If you suspect that the water bowl is the issue, it’s worth changing to a new one. Choose a larger, wider, shallow bowl and experiment with different materials. Many cats prefer glass, stainless steel, or ceramic over plastic but do have individual preferences! Stainless steel is the easiest to clean and the most durable, but it can unnerve cats that aren’t used to seeing a reflection. That can convince certain felines to play more too.

4. Place the Bowl in a Quieter Spot

Cats like to feel safe when they eat and drink, so you can’t put their food and water dishes just anywhere in the house. Keep your cat’s water dish away from their food bowl and litter tray, but make sure it’s in a quiet spot. This means avoiding busy routes through the house and choosing a spot that your cat feels safe in.

Also, remember to give your cat space to sit at the water bowl without putting their back to the room. Putting the bowl in a corner might look neat and tidy, but if your cat can’t see what’s going on behind them, it might make them feel wary about drinking, especially if another pet likes to ambush them.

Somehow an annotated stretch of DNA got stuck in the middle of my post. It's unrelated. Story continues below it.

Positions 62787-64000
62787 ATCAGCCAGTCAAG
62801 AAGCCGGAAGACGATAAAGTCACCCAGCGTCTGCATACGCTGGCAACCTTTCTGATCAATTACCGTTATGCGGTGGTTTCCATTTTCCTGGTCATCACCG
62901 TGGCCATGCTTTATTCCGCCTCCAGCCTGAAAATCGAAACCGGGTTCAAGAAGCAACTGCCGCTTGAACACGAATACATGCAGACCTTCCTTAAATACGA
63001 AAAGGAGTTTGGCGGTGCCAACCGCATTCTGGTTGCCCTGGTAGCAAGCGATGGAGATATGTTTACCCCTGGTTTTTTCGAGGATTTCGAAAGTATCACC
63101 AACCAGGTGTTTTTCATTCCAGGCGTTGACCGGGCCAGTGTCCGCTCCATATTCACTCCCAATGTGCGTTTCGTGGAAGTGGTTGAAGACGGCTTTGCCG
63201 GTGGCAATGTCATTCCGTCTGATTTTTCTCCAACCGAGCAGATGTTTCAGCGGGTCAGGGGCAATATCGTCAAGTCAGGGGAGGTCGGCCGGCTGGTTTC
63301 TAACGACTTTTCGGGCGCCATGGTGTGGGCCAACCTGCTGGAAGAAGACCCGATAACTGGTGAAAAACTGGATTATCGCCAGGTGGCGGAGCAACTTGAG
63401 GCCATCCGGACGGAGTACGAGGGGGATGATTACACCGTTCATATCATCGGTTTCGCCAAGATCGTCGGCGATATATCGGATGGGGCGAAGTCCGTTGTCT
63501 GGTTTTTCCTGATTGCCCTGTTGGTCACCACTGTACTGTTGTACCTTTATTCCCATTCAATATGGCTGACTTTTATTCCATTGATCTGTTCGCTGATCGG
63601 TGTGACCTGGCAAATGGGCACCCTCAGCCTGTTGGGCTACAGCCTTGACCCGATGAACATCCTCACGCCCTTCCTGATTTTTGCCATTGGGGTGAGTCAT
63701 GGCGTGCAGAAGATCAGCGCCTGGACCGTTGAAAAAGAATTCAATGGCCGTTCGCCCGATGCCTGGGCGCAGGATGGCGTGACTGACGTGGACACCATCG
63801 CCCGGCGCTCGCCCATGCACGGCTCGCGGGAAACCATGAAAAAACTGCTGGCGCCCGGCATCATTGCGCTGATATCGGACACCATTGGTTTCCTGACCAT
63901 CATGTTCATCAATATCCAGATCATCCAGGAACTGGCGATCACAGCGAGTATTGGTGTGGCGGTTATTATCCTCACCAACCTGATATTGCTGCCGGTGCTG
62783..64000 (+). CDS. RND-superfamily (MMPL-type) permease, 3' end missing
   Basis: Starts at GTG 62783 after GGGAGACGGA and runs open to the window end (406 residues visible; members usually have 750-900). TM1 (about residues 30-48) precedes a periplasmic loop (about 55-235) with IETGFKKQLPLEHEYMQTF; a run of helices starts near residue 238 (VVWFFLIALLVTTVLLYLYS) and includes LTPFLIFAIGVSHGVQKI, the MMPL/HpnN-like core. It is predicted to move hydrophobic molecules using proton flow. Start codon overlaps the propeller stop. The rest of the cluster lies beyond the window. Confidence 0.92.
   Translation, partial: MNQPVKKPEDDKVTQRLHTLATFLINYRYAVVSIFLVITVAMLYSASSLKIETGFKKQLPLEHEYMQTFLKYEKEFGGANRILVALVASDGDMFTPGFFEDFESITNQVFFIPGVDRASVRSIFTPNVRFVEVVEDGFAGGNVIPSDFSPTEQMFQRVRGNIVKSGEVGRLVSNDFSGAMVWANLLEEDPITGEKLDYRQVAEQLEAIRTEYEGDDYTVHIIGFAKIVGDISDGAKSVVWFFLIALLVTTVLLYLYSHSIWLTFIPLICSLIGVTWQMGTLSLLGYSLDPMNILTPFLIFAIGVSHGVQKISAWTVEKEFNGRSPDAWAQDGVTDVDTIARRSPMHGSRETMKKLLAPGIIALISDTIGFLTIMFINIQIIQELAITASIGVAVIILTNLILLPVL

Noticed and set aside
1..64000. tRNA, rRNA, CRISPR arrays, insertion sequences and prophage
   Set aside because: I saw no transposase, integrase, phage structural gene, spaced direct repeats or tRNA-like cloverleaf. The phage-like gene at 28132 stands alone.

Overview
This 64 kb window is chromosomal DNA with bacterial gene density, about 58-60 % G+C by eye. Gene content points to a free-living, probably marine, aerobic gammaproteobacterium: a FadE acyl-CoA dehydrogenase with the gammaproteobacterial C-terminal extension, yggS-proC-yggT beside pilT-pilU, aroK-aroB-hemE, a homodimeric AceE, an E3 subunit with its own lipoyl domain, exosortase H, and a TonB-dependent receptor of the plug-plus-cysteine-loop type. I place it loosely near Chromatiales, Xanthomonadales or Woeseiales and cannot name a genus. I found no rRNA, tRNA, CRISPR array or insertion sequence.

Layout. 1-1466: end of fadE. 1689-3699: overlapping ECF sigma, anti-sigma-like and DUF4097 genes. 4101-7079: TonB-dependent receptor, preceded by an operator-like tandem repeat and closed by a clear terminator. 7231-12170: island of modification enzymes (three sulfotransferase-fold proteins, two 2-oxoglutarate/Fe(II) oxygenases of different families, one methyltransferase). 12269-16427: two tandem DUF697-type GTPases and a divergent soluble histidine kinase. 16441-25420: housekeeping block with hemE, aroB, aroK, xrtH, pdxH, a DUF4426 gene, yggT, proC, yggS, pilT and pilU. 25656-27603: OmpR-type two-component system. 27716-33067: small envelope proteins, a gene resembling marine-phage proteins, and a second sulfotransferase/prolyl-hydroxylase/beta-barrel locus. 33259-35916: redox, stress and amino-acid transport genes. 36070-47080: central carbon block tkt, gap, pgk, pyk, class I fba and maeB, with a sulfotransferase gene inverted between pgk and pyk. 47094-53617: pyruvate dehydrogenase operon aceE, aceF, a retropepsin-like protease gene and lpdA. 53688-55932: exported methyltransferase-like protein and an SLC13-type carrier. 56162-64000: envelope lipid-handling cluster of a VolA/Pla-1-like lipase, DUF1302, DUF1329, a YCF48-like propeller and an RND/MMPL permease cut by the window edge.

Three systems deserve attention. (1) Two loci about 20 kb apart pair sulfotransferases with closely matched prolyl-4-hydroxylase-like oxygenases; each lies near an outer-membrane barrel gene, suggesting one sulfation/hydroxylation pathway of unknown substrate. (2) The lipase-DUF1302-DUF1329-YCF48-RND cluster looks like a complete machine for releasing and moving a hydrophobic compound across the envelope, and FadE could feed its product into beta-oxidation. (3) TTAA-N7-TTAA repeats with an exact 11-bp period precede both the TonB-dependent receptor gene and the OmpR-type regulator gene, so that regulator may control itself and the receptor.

white Persian cat drinking from water bowl
Image Credit: Punyaphat Larpsomboon, Shutterstock

5. Make Sure the Water Is Clean

Some cats put their paws in the water to investigate something floating in it. They can be fussy about cleanliness and might be trying to remove an offending bit of fluff or other debris that could be floating in their bowl. Unfortunately, dipping their paw in their water can make the issue worse by adding even more dirt!

Throughout the day, check the water dish regularly. Giving your cat constant access to fresh water means keeping the bowl topped up and ensuring that the water is clean.